Jamaican TV: Why we reject LGBT tolerance ad

Maurice Tomlinson (Photo by Jalna Broderick, courtesy of Gay Star News)
Maurice Tomlinson (Photo by Jalna Broderick, courtesy of Gay Star News)

Attorneys for Jamaican television stations argued on May 28 and 29 that their clients had the right to reject an ad promoting tolerance of gay people in Jamaica.

The TV stations are defending themselves against a lawsuit by activist attorney Maurice Tomlinson, legal advisor for the international advocacy organization AIDS-Free World, who took them to court for rejecting the 30-second ad titled  “Love and Respect.” (Click on the image below to see the ad.)

The defendants are Television Jamaica (TVJ), Public Broadcasting Corporation (PBCJ) and CVM TV.

The latest proceedings in the Jamaican Supreme Court are described in the following excerpts from blog posts by TVJ employee Dionne Jackson Miller.

[youtube http://www.youtube.com/watch?v=_nLwxK9R99k]

(Click on the image above to watch the 30-second ad “Love and Respect.”)

TVJ’s defense

TVJ is arguing that Mr. Tomlinson lacks standing, and that the case is not properly before the court and should not proceed. TVJ cites his own statement that:

“…as legal advisor to Marginalised Groups for the International NGO Aids Free World he has been working with JFLAG and other Caribbean LGBT groups to document abuse and other acts of violence against Caribbean Men who have Sex with Men (MSM) in an attempt to advocate for changes to homophobic laws and policies across the region.”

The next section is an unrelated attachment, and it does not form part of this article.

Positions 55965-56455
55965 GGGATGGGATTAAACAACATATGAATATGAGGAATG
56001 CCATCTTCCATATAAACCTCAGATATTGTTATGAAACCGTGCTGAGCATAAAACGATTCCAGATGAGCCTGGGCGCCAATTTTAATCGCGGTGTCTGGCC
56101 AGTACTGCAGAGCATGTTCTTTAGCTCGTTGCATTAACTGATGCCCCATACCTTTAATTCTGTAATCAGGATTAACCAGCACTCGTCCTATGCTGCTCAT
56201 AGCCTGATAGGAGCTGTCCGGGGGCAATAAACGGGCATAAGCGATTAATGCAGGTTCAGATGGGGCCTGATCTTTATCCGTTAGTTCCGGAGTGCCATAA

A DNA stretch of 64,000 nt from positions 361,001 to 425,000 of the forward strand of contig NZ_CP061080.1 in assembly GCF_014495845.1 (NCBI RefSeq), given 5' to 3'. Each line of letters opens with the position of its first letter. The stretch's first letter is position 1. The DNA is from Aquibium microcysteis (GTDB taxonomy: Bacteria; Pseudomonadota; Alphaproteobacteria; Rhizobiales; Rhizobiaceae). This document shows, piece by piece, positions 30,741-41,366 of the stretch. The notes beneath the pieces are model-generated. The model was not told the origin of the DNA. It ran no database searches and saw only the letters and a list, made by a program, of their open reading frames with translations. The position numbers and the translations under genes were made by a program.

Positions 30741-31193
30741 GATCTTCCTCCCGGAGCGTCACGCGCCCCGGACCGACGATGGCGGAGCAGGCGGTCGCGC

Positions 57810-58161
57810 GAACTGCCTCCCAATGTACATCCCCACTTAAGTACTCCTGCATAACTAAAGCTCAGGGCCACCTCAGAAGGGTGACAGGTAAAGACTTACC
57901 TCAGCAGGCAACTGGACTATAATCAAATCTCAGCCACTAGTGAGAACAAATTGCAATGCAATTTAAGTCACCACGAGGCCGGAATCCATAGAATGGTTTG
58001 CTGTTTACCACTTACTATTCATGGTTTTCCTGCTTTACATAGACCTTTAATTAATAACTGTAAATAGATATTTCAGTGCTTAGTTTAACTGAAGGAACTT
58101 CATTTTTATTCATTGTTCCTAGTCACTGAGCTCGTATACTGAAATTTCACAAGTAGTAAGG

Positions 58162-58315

Georgia Gibson-Henlin (Photo courtesy of Cornwall Bar Assn.)
Georgia Gibson-Henlin (Photo courtesy of Cornwall Bar Assn.)

[TVJ’s lead attorney Georgia Gibson-Henlin] submitted that the Claimant is a what is known as a “poser” and a “tool.”

Mr. Tomlinson conceded that the ad was created as part of this campaign to change law and policy, and there was no harm to him resulting from the refusal to air the ad, she argued.

“He created the situation which gave rise to the claim. There was no threatened harm. The Claimant suffered no harm, and is being used as a tool by AIDS Free World, which has no standing and has suffered no harm in Jamaica.”

Is the ad a form of expression that is protected under the Charter? [the Jamaican Charter of Rights and Fundamental Freedoms]

Mrs. Gibson-Henlin said that not all forms of expression are protected. If a form of expression incited violence or promoted an illegal activity it would not be protected, for example.

She argued that where tolerance campaigns had been attempted before, there had been violence as a result.

Does the Charter compel TVJ to carry Mr. Tomlinson’s message?

Mrs. Gibson-Henlin argued that the Charter does not give the claimant the right to force TVJ to carry his message.

She relied here on a case called Gay Alliance Towards Equality v Vancouver Sun, where a homosexual group had alleged that a newspaper refused to publish an advertisement. The Canadian Supreme Court held that: